Are you ready to trade in your paycheck for the bike industry lifestyle? Tell us about your dream job in the comments section below!

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# Comments

  • trek7k

    Great post. Wearing shants to work is definitely a plus in my book. 🙂

    Generally “bike people” are fun to hang around which can make 8-hour workdays sail by.

    I also know a few people who found working in the bike industry can take the some of the fun out of riding. It’s sorta like once something becomes your job (or at least feels like a job) it’s not as exciting anymore. That probably has more to do with corporate culture than anything else – if your (bike) job is a grind you might end up avoiding the saddle on the weekends.

  • kyroush

    Word! Trying to become a professor so I can have ENTIRE… SUMMERS… TO… RIDE 😀
    (and not the research type prof, the flip flop wearing, beard growing, cool teachin type… which puts me in a lower pay bracket for sure). But this article is stellar. I was going to be an actuary (which pays great, low stress environment), but I just couldn’t do the 8 hour spreadsheet grind. I like the idea of having flexible hours which allow me to ride. I don’t know if I’d have to guts to throw it all out for the bike industry, but I definitely agree if you don’t love what you do, do what you love!

    Kentucky Roush

  • AK_Dan

    Nice wriite. #10 would be one of the best perks.
    In Alaska there is a saying that if you asked a commercial fisherman what he would do if he won a million dollars he’d reply with- ‘fish till it was all gone’. Its all about having a passion for what your doing, not the size of the paycheck.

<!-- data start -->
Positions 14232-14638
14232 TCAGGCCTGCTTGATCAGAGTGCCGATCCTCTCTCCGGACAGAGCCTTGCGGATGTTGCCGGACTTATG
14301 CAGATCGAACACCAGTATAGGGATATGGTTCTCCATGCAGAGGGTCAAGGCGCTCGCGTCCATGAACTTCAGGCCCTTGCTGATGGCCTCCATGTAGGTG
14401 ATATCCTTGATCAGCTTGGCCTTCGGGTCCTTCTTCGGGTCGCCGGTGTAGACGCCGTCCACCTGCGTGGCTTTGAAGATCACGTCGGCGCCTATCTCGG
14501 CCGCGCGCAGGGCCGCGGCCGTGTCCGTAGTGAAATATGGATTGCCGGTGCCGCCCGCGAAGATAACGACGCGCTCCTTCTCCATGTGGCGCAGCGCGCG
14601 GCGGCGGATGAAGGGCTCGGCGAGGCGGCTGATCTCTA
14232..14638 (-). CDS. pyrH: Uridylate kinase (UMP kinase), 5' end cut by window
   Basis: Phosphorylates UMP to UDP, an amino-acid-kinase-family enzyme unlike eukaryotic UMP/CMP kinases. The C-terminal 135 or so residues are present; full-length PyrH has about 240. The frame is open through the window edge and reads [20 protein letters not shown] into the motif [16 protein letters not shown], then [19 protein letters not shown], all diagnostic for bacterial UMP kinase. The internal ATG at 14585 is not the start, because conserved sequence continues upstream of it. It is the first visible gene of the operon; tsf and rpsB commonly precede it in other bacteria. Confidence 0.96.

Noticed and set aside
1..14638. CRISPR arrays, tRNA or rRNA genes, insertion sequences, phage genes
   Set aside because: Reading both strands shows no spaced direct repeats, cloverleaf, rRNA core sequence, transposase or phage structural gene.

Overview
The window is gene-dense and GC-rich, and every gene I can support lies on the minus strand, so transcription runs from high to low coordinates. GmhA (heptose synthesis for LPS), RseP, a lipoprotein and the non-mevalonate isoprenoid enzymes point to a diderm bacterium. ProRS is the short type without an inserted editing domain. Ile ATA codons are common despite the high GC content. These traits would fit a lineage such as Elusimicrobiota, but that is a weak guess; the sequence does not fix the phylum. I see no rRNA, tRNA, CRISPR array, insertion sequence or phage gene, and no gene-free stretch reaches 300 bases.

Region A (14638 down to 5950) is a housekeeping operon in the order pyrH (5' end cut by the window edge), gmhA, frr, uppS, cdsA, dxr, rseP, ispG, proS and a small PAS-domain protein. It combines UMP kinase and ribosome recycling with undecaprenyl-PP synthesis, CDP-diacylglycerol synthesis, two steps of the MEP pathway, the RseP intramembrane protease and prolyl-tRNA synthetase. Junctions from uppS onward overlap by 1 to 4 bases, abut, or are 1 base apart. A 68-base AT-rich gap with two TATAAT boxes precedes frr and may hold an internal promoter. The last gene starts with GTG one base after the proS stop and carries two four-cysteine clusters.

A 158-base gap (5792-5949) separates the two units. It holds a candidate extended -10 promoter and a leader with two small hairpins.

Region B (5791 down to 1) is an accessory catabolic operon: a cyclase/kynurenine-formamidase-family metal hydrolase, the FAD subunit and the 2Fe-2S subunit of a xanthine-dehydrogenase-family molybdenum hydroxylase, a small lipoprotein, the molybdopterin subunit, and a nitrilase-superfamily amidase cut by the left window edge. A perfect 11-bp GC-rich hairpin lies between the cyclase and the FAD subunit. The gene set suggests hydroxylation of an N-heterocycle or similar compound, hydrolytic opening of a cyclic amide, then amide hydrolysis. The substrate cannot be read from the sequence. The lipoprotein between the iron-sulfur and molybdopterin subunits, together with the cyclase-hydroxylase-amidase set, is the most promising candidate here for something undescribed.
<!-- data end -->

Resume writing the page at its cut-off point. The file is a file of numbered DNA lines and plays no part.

• dozzerboy

    #2 and #10 are by far my favorite. And every other Friday 😆

    I also love having access to my shops demo fleet whenever I want for free!

  • mtbgreg1

    I’m not even officially in the industry yet, but I’m already starting to get the feeling that trek7k referred to…

    But even if riding does feel a little bit like work, it’s the funnest work I’ve EVER done!

  • eastwood

    My wife and I are playing with the idea of getting into the business when we move. Some days I think I would be perfectly happy wrenching on bikes all day – and I am in Education with summers off already!!!

  • SherpaOutpost

    I worked as a bike mechanic for many years in Pennsylvania, Telluride, and Fort Collins, then became a hydraulic engineer doing flood modeling, geomorphology, and stream restoration after finishing a masters’s at Colorado State. I love my job, but I recently founded an internet startup that will help others make money doing what they love, working as independent adventure guides. I’d really like to shift my lifestyle back toward spending more time outside and less time in front of my computer.

    I’m currently recruiting people to run private guided day trips and instructional clinics. Sound interesting? Check it out: http://www.SherpaOutpost.com

    -Ben

  • graymond127

    This is very interesting, as an engineering student trying decide which path to take with my career.

    I made an account solely for the purpose of getting in contact with you… I’d really appreciate the opportunity to talk to you more about working in the industry! I couldn’t figure out if there was a way to send messages to other users…

    • graymond127

      hmm… my emails keep bouncing back from that address